Tessa Thompson doesn’t want to talk about who she’s wearing. That’s great, because I don’t want to ask. “I’m very conscious of it now, because when you do interviews — especially if you’re a woman — people talk about what you’re wearing,” the actress, promoting the “Rocky” spinoff “Creed,” says. But it’s not so clear-cut. “Truthfully, you’re given these garments that people spend a lot of time and energy making. They really want you to talk about them, because it’s their lifeline. So it’s odd. You’re like, ‘Don’t ask me about that, but,’” and then she namedrops a very famous designer I should know but don’t.
Not talking about clothes means more time to talk about the work, and about “Creed,” in which she plays Bianca, a musician who falls for Michael B. Jordan’s aspiring boxer Adonis, the secret son of the deceased pugilist Apollo Creed. Bianca’s not just a typical love interest but someone with her own life and ambitions. And the actress — of “Veronica Mars,” “Selma” and “Dear White People,” in which she played serious-sarcastic activist Sam — was given a lot of agency, including cowriting the electronic music she plays. (Thompson also plays in the band Caught a Ghost.)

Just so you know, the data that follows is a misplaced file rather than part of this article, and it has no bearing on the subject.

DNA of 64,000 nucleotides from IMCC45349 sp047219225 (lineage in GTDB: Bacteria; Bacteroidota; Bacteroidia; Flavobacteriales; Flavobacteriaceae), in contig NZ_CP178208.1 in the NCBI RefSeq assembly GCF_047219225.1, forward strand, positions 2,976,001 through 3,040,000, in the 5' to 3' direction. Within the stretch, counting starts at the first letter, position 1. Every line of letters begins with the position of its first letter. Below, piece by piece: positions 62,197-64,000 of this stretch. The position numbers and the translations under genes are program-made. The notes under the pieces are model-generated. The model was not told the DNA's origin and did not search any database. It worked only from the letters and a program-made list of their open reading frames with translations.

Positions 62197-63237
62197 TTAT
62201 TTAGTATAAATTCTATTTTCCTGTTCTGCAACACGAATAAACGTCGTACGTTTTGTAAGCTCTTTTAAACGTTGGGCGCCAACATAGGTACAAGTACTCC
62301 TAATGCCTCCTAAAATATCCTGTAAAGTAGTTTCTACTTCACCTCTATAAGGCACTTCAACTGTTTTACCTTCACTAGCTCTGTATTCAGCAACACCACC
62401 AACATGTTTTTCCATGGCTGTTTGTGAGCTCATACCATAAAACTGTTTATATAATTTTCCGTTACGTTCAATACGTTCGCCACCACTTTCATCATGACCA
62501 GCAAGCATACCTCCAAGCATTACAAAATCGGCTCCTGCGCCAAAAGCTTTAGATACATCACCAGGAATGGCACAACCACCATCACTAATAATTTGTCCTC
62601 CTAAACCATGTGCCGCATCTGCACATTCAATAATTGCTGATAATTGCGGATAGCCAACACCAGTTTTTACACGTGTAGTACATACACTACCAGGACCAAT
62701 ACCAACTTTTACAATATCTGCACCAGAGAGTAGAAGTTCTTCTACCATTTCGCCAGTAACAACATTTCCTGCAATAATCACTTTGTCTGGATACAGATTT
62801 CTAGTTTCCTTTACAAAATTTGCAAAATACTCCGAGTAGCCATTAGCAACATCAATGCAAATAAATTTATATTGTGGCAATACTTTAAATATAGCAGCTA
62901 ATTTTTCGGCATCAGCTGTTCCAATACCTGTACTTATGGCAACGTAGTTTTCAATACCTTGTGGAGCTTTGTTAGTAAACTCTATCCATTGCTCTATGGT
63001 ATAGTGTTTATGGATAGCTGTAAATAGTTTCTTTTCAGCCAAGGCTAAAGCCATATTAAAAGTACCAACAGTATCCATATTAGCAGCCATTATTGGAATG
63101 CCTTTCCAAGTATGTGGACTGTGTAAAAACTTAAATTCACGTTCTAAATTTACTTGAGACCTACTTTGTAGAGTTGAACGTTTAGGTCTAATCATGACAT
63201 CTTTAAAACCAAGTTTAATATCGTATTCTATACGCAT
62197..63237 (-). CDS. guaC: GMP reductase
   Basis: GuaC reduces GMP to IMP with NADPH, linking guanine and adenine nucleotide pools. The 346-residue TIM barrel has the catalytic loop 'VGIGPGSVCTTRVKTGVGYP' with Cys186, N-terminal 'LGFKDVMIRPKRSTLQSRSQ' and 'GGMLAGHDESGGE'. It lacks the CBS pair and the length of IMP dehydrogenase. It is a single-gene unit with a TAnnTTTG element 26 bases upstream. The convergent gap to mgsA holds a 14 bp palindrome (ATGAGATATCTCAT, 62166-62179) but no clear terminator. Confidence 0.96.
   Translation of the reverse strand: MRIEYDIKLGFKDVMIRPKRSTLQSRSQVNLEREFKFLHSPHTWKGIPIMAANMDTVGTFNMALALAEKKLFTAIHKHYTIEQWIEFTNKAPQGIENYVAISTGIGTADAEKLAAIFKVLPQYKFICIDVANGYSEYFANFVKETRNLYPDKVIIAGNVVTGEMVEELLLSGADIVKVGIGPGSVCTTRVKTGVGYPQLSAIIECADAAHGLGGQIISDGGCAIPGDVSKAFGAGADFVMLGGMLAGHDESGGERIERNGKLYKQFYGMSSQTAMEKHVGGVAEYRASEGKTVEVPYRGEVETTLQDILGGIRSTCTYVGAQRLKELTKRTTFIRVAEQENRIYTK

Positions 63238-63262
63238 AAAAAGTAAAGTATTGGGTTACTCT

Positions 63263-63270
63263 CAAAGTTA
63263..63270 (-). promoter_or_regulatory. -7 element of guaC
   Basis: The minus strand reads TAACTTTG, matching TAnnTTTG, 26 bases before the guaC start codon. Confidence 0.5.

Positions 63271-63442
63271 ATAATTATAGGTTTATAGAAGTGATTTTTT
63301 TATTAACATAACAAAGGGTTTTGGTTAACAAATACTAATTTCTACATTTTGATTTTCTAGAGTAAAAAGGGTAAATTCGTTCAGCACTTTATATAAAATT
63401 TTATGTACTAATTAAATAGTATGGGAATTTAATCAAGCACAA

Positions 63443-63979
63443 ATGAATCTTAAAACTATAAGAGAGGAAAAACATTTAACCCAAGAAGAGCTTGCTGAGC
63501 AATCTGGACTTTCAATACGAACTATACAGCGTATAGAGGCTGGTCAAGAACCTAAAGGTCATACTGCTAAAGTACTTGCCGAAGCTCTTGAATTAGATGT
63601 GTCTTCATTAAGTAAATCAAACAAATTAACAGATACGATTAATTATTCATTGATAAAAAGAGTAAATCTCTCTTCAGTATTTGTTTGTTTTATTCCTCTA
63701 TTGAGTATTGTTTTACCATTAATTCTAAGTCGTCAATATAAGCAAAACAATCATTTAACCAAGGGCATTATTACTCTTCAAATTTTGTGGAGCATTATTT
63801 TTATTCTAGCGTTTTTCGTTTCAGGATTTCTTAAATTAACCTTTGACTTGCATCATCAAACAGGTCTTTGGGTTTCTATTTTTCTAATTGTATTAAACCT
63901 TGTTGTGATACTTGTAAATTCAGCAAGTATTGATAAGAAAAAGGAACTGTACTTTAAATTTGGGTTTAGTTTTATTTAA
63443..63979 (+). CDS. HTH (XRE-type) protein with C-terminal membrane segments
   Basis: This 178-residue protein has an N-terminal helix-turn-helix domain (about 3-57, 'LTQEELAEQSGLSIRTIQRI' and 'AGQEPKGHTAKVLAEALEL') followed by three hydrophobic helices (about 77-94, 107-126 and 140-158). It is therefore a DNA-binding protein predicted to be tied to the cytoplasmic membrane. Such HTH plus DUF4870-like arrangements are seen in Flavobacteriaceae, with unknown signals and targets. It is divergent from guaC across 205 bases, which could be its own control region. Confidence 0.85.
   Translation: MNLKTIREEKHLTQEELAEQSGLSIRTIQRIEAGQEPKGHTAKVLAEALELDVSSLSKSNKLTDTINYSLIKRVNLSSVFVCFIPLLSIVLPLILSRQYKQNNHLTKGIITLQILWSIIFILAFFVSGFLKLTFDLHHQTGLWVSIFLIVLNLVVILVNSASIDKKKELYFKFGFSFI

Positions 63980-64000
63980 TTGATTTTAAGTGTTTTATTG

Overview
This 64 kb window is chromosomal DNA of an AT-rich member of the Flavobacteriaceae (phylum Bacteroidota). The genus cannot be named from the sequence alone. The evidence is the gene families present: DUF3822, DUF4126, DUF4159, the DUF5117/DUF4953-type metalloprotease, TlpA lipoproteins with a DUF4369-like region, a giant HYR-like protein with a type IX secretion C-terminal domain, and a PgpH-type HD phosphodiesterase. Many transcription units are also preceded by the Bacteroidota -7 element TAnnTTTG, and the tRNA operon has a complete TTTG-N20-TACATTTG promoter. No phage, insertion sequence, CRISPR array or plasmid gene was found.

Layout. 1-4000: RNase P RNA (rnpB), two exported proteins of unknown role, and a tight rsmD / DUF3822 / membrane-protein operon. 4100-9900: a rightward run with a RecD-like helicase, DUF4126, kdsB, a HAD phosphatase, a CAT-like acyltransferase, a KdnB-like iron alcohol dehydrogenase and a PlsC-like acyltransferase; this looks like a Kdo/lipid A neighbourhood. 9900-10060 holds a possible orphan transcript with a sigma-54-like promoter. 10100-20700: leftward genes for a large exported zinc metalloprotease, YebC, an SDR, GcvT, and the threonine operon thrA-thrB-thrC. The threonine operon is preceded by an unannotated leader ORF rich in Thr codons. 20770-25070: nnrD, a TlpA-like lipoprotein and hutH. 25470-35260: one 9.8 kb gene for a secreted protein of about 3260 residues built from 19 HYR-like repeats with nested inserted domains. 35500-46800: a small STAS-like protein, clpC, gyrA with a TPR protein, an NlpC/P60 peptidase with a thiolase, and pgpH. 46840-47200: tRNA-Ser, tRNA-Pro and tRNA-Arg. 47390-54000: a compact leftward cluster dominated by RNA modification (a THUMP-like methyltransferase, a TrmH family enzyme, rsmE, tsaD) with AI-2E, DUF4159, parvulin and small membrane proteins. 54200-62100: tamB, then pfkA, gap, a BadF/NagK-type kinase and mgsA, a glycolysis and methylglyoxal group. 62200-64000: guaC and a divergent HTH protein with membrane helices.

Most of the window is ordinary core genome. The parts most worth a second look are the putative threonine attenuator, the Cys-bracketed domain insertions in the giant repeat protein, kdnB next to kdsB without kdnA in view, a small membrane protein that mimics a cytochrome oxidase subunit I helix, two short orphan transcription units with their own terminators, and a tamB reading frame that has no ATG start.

You got to spend some time in Philadelphia before the shoot to learn about Bianca. How did the city help inform her?
She’s this patchwork of a lot of different areas and parts of Philadelphia. It meant I got to know the city in a very specific way. I was looking for points of reference. I was looking for somebody who felt like Bianca or would have been her friends. I went to a health food store and had this conversation with this guy. I assumed he wasn’t from Philly. But he said he was Philly-born and –raised. I asked, “Where in Philly?” He said, “North Philly.” I was surprised, because I had hung out in North Philly, and he seemed nothing like what I saw. He said he went to a Quaker school. I decided Bianca went to a Quaker school. She has this appetite for experimental music, and I think that’s where it came from.
I think we’re becoming more and more open to the idea of being made of many influences, not just defined by one thing.
That’s very quickly becoming the norm, culturally. But it’s not necessarily being reflected in media. You don’t see many characters who feel like that seamless patchwork, that are coming from different points of view, that blur the lines of gender or race or what have you. It’s exciting to create characters like that. It’s so cool to have young people come up to me and say they relate to that, that they got to see parts of themselves on screen.